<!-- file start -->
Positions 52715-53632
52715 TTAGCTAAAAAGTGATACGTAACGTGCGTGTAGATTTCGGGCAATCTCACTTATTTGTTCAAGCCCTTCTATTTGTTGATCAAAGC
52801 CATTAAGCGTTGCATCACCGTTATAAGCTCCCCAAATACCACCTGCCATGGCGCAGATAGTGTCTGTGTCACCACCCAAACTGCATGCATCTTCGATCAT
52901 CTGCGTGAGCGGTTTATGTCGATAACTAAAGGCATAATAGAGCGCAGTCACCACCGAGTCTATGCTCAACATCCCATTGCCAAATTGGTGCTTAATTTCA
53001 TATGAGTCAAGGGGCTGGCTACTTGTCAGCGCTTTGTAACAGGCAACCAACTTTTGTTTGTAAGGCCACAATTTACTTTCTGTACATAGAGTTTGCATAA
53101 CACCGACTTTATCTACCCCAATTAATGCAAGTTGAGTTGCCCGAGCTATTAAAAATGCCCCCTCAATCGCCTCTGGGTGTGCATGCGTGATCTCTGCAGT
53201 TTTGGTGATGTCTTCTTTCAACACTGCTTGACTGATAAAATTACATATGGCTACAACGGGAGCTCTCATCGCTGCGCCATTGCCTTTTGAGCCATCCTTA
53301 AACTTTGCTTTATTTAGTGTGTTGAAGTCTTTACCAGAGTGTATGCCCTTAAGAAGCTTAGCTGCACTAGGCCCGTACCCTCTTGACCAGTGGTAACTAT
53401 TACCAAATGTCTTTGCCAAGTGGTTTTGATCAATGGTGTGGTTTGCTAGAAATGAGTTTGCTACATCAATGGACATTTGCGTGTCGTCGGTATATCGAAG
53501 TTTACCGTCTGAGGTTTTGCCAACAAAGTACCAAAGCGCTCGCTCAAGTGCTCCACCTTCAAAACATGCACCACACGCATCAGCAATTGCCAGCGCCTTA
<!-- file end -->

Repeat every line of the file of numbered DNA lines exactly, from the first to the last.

Positions 52715-53632
52715 TTAGCTAAAAAGTGATACGTAACGTGCGTGTAGATTTCGGGCAATCTCACTTATTTGTTCAAGCCCTTCTATTTGTTGATCAAAGC
52801 CATTAAGCGTTGCATCACCGTTATAAGCTCCCCAAATACCACCTGCCATGGCGCAGATAGTGTCTGTGTCACCACCCAAACTGCATGCATCTTCGATCAT
52901 CTGCGTGAGCGGTTTATGTCGATAACTAAAGGCATAATAGAGCGCAGTCACCACCGAGTCTATGCTCAACATCCCATTGCCAAATTGGTGCTTAATTTCA
53001 TATGAGTCAAGGGGCTGGCTACTTGTCAGCGCTTTGTAACAGGCAACCAACTTTTGTTTGTAAGGCCACAATTTACTTTCTGTACATAGAGTTTGCATAA
53101 CACCGACTTTATCTACCCCAATTAATGCAAGTTGAGTTGCCCGAGCTATTAAAAATGCCCCCTCAATCGCCTCTGGGTGTGCATGCGTGATCTCTGCAGT
53201 TTTGGTGATGTCTTCTTTCAACACTGCTTGACTGATAAAATTACATATGGCTACAACGGGAGCTCTCATCGCTGCGCCATTGCCTTTTGAGCCATCCTTA
53301 AACTTTGCTTTATTTAGTGTGTTGAAGTCTTTACCAGAGTGTATGCCCTTAAGAAGCTTAGCTGCACTAGGCCCGTACCCTCTTGACCAGTGGTAACTAT
53401 TACCAAATGTCTTTGCCAAGTGGTTTTGATCAATGGTGTGGTTTGCTAGAAATGAGTTTGCTACATCAATGGACATTTGCGTGTCGTCGGTATATCGAAG
53501 TTTACCGTCTGAGGTTTTGCCAACAAAGTACCAAAGCGCTCGCTCAAGTGCTCCACCTTCAAAACATGCACCACACGCATCAGCAATTGCCAGCGCCTTA